Journal Issue: School Readiness: Closing Racial and Ethnic Gaps Volume 15 Number 1 Spring 2005
On average, when black and Hispanic children begin school, their academic skills lag behind those of whites. Accounting studies find that differences in socioeconomic status explain about half a standard deviation of the initial achievement gaps. But because none of the accounting studies is able to adjust for a full set of genetic and other confounding causes of achievement, we regard them as providing upper-bound estimates of the role of family socioeconomic status.
If, indeed, differences in the socioeconomic backgrounds of young white, black, and Hispanic children play a causal role in creating achievement gaps, what are the implications for policy? The answer is far from clear. First, no policies address “socioeconomic status” directly. They address only its components— income, parental schooling, family structure, and the like. Moreover, wise policy decisions require an understanding of both causal mechanisms and cost-effective interventions that can produce desired changes.
To illustrate, suppose that increasing maternal schooling by one year raises children's kindergarten achievement scores by one quarter of a standard deviation, or roughly 4 points on our reference test. With the achievement gaps between whites and both blacks and Hispanics at one-half to three quarters of a standard deviation (7 to 11 points), a policy that could increase maternal schooling for all black and Hispanic mothers by an average of one or two years would significantly narrow the achievement gap. But few programmatic interventions can deliver such gains, and whether further expansions in educational funding will increase Hispanic or black mothers' educational attainment will depend on the specifics of how the money is spent.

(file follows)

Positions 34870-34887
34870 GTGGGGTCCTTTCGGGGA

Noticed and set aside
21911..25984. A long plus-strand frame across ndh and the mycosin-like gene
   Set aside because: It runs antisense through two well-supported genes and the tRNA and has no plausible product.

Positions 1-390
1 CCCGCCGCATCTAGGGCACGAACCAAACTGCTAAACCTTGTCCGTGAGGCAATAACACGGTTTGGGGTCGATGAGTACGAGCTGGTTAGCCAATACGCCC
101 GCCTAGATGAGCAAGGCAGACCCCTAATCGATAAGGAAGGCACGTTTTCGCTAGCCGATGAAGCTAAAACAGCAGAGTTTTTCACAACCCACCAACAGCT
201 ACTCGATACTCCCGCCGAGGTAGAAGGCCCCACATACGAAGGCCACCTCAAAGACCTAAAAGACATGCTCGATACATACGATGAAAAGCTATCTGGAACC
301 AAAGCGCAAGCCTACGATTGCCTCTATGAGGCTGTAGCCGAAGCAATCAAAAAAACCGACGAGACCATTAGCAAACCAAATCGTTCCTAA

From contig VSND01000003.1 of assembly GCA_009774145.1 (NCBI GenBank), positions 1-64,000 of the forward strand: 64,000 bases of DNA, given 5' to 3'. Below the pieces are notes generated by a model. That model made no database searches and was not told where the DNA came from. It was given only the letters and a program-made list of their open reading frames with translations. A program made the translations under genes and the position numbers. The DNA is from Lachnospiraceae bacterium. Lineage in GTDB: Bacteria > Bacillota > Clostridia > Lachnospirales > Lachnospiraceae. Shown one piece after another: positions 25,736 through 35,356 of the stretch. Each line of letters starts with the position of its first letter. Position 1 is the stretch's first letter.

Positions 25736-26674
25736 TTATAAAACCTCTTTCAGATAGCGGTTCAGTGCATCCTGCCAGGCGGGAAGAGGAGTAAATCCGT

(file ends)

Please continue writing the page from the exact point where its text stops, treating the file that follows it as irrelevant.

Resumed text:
In the case of household income, it appears that reducing the racial and ethnic differences in family income by several thousand dollars would reduce achievement gaps. Political support for work-based approaches to boosting income, such as the earned income tax credit, has increased considerably over the past decade. Moreover, because income appears to matter more for preschoolers than for older children—and much more for poor children than for others—it seems that an effective policy would be to adopt child focused redistributive efforts using, say, European- style child allowances or increases in the EITC with benefits restricted to families with preschool children. Such programs may prove politically feasible, because it would be considerably cheaper to cover only a fraction of children than to cover all children.68
All in all, given the dearth of successful large scale interventions, it may be wise to assign only a modest role to programs that aim to increase parents' socioeconomic resources. In the end, policies that directly target children's aptitude or mental and physical health, discussed in other articles in this issue, may be the most efficient way to address the gap.